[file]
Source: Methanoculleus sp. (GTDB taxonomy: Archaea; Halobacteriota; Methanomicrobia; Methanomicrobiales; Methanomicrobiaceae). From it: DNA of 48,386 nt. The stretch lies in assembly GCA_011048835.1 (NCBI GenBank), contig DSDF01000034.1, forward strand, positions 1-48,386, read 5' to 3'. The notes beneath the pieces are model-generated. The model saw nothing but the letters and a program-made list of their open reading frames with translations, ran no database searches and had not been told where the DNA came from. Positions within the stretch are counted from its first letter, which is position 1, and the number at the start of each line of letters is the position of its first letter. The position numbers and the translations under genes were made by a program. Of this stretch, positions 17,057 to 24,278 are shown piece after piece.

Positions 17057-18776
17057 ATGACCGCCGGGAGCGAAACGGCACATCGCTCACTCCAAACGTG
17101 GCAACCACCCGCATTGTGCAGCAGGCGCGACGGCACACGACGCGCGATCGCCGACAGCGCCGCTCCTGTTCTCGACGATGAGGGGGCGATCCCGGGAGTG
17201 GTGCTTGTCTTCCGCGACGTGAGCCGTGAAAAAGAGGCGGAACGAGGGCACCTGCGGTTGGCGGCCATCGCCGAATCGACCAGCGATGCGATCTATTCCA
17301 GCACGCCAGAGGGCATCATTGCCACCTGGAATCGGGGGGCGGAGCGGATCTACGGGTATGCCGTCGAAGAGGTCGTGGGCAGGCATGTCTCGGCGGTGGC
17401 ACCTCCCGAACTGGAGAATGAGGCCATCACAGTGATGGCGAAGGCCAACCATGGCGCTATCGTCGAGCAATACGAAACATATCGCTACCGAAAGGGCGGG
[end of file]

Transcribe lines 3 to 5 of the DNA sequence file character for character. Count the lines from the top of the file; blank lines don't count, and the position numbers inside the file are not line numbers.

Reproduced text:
17057 ATGACCGCCGGGAGCGAAACGGCACATCGCTCACTCCAAACGTG
17101 GCAACCACCCGCATTGTGCAGCAGGCGCGACGGCACACGACGCGCGATCGCCGACAGCGCCGCTCCTGTTCTCGACGATGAGGGGGCGATCCCGGGAGTG
17201 GTGCTTGTCTTCCGCGACGTGAGCCGTGAAAAAGAGGCGGAACGAGGGCACCTGCGGTTGGCGGCCATCGCCGAATCGACCAGCGATGCGATCTATTCCA